Wild coffee's energizing effect was likely first discovered in the northeast region of Ethiopia. Coffee cultivation first took place in southern Arabia; the earliest credible evidence of coffee-drinking appears in the middle of the 15th century in the Sufi shrines of Yemen.
In East Africa and Yemen, coffee was used in native religious ceremonies that were in competition with the Christian Church. As a result, the Ethiopian Church banned its secular consumption until the reign of Emperor Menelik II of Ethiopia. The beverage was also banned in Ottoman Turkey during the 17th century for political reasons and was associated with rebellious political activities in Europe.
Coffee berries, which contain the coffee seeds, are produced by several species of a small evergreen bush of the genus Coffea. The two most commonly grown are also the most highly regarded Coffea arabica, and the "robusta" form of the hardier Coffea canephora. The latter is resistant to the coffee leaf rust (Hemileia vastatrix). Once ripe, coffee berries are picked, processed, and dried. The seeds are then roasted to varying degrees, depending on the desired flavor, before being ground and brewed to create coffee. Coffee can be prepared and presented in a variety of ways.
An important export commodity, coffee was the top agricultural export for twelve countries in 2004, and it was the world's seventh-largest legal agricultural export by value in 2005. Some controversy is associated with coffee cultivation and its impact on the environment. Consequently, organic coffee is an expanding market.
Many studies have examined the health effects of coffee, and whether the overall effects of coffee consumption are positive or negative has been widely disputed. The majority of recent research suggests that moderate coffee consumption is benign or mildly beneficial in healthy adults. However, coffee can worsen the symptoms of some conditions, such as anxiety, largely due to the caffeine and diterpenes it contains.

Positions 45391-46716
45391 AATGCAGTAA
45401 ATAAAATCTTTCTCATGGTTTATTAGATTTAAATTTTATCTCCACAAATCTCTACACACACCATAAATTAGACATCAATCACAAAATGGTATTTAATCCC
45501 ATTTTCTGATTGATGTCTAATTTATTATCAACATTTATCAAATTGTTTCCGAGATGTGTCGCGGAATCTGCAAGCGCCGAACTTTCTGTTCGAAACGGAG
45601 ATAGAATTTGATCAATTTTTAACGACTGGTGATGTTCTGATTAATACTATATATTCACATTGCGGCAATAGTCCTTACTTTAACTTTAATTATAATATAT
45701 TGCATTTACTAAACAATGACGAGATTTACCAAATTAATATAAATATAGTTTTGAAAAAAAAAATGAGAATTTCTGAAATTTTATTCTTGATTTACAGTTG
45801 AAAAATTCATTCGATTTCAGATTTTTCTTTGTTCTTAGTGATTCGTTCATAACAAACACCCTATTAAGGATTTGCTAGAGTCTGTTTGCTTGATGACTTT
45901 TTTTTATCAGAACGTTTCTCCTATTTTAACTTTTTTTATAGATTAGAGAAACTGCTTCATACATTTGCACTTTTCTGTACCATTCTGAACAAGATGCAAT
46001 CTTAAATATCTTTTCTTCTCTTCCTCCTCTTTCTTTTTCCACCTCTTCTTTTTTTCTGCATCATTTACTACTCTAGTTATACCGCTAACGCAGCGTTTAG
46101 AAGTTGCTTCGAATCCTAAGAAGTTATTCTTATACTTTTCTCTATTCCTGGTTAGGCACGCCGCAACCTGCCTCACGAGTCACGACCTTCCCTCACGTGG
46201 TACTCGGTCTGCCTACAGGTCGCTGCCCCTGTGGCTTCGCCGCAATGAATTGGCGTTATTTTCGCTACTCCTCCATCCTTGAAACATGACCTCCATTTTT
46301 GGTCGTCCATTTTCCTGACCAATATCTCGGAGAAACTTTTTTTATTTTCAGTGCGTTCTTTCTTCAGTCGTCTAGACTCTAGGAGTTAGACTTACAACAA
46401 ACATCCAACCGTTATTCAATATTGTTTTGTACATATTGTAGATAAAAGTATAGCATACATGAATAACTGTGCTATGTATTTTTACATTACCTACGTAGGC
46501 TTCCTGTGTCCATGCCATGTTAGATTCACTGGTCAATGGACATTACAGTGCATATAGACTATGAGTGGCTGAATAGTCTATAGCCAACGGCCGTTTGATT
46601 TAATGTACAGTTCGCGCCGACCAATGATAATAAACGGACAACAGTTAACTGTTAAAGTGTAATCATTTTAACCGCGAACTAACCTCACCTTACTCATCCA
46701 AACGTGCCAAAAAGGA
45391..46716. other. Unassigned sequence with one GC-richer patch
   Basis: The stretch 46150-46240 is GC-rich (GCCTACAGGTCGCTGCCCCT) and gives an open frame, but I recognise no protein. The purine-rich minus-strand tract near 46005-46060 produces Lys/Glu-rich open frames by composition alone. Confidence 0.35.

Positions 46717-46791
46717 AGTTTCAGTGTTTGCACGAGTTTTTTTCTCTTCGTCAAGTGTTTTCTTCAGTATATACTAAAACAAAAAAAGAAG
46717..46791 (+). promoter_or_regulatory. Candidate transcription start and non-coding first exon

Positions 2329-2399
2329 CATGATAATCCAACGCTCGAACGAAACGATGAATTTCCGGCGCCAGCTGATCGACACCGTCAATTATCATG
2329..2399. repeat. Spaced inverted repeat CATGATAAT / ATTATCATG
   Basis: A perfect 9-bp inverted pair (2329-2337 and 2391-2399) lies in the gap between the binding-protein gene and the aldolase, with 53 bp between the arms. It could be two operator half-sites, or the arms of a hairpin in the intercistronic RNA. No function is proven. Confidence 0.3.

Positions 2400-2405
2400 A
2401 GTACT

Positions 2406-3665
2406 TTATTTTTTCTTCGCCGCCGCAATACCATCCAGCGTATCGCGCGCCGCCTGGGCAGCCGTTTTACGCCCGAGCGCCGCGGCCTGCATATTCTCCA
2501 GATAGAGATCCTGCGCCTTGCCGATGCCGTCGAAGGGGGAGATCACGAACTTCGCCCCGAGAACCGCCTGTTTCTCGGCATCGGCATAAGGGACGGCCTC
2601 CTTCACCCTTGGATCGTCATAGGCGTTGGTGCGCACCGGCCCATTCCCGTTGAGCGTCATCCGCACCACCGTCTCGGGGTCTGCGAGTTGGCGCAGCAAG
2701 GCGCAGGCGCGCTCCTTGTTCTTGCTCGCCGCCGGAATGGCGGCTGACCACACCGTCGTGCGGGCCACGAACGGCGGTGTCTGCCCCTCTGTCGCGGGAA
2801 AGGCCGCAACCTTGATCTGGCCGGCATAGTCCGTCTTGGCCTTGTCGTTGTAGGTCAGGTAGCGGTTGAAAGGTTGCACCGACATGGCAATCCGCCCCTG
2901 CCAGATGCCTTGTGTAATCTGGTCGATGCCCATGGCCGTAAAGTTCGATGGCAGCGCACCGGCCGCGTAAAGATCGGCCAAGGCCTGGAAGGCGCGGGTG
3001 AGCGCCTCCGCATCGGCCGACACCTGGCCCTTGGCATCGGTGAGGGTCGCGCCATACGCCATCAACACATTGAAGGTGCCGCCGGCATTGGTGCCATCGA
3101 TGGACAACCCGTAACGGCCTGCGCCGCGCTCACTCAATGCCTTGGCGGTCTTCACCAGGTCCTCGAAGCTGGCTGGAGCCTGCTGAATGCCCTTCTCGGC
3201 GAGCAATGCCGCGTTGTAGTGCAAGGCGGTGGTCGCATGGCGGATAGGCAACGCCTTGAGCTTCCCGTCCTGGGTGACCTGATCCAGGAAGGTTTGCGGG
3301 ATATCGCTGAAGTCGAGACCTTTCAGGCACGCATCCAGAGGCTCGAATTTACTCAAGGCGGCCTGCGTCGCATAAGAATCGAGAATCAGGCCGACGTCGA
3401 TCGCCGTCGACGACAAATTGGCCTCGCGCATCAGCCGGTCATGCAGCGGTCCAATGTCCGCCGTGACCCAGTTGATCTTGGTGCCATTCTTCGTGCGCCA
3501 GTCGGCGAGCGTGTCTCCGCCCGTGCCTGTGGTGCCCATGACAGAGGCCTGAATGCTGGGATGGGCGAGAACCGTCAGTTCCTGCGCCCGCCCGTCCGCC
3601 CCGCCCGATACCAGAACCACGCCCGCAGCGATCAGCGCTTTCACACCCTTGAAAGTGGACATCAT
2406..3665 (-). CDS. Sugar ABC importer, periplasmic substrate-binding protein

Coffee consumption has generally been shown to have little or no impact on cancer development. Other studies suggest coffee consumption reduces the risk of prostate cancer, Alzheimer's disease, dementia, Parkinson's disease, heart disease, diabetes mellitus type 2, non-alcoholic fatty liver disease, cirrhosis, and gout. It may increase the risk of acid reflux and associated diseases.
The fact that decaffeinated coffee also exhibits preventative effects against diseases such as prostate cancer and type 2 diabetes suggests that coffee's health benefits are not solely a product of its caffeine content. Specifically, the antidiabetic effect of caffeine has been attributed to caffeic acid and chlorogenic acid.
The presence of antioxidants in coffee has been shown to prevent free radicals from causing cell damage. Evidence suggests that roasted coffee has a stronger antioxidant effect than green coffee.
Coffee is no longer thought to be a risk factor for coronary heart disease.
Caffeine acts as an acute antidepressant. A review published in 2004 indicated a negative correlation between suicide rates and coffee consumption. It was suggested that the action of caffeine in blocking the inhibitory effects of adenosine on dopamine nerves in the brain reduced feelings of depression. Coffee consumption is also associated with improved endothelial function.
SOURCE:From Wikipedia, the free encyclopedia